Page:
Cardinal Vincent Nichols and Metropolitan Police Commissioner Cressida Dick have agreed to create a joint group reviewing Catholic priests’ access to crime scenes to administer the last rites.
Cardinal Nichols and Ms Dick took the step after reports that police refused access to Catholic priest seeking to anoint Sir David Amess after the lawmaker was stabbed during a meeting with constituents in Leigh-on-Sea, Essex, on October 15.
Cardinal Nichols, the archbishop of Westminster, announced last week that the group would study “the access given, or refused, to Catholic priests to scenes of traumatic violence” and consider “whether any changes are required to the guidance issued to officers faced with such situations”.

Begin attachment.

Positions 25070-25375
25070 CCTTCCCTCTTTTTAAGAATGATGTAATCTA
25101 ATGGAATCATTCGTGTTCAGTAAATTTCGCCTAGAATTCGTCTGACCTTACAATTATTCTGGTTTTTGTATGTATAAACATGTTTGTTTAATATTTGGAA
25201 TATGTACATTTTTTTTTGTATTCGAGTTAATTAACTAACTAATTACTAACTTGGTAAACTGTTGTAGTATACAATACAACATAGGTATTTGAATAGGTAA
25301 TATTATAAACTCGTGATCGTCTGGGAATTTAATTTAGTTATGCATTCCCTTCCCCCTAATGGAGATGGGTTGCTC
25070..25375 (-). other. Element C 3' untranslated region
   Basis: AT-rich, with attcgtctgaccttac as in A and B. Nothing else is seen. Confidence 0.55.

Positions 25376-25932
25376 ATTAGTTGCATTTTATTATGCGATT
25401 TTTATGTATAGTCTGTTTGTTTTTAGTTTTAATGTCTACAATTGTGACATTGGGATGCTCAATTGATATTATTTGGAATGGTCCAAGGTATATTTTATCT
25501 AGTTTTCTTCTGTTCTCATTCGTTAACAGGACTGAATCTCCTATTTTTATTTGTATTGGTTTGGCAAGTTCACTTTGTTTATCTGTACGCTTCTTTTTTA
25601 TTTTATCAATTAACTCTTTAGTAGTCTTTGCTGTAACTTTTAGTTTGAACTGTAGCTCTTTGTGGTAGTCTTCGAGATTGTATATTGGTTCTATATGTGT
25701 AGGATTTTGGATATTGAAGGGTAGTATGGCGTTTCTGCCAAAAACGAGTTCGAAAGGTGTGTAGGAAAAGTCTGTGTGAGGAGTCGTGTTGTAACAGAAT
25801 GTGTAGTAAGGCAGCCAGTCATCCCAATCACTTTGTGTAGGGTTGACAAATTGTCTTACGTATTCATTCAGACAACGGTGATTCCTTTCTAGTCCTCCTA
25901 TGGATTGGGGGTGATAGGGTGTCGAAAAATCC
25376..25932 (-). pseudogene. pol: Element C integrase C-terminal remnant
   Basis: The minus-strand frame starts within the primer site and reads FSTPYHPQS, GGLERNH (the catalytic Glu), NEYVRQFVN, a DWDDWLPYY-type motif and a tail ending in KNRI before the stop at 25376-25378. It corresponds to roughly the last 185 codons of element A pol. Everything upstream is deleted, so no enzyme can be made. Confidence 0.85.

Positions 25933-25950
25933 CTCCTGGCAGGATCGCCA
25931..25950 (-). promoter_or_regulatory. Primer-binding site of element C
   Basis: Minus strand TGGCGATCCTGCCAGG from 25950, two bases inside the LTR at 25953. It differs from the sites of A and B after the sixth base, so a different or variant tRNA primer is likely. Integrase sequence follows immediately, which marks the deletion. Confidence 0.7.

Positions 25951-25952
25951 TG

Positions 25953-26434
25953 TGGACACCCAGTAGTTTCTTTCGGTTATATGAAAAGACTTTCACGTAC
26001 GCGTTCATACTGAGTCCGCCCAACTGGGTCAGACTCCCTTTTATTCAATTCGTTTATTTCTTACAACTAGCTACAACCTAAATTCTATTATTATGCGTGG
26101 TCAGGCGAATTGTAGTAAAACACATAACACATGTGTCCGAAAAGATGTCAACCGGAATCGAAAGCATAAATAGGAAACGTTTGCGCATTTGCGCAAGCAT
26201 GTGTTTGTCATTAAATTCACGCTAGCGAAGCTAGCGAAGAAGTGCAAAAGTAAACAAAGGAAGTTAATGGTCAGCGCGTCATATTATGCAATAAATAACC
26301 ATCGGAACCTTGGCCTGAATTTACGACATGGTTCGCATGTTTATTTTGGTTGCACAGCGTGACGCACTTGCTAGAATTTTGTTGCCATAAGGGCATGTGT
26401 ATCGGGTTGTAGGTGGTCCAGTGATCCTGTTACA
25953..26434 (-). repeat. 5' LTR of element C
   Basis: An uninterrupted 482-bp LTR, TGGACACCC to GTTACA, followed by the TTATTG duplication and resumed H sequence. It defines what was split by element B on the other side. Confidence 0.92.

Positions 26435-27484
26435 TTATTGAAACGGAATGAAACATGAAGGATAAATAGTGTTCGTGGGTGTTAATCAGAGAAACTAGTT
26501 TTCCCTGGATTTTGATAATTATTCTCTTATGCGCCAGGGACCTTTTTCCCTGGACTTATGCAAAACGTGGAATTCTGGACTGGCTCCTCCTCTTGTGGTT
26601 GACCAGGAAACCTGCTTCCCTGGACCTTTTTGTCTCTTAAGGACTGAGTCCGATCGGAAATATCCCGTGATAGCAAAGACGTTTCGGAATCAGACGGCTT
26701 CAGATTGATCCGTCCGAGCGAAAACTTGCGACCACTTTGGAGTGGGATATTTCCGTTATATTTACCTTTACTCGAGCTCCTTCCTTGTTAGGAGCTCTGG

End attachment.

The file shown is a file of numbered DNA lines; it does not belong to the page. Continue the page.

Greeting the police commissioner before the Catholic Police Guild’s annual Requiem Mass at Westminster Cathedral, London, he said: “I welcome police officers from so many different parts of the country to this Mass in which we remember and pray for your deceased colleagues”.
UK lawmakers have formally proposed an “Amess amendment” to a bill going through Parliament seeking to guarantee that Catholic priests can administer the last rites at crime scenes. The amendment to the bill is currently at the committee stage in the House of Lords.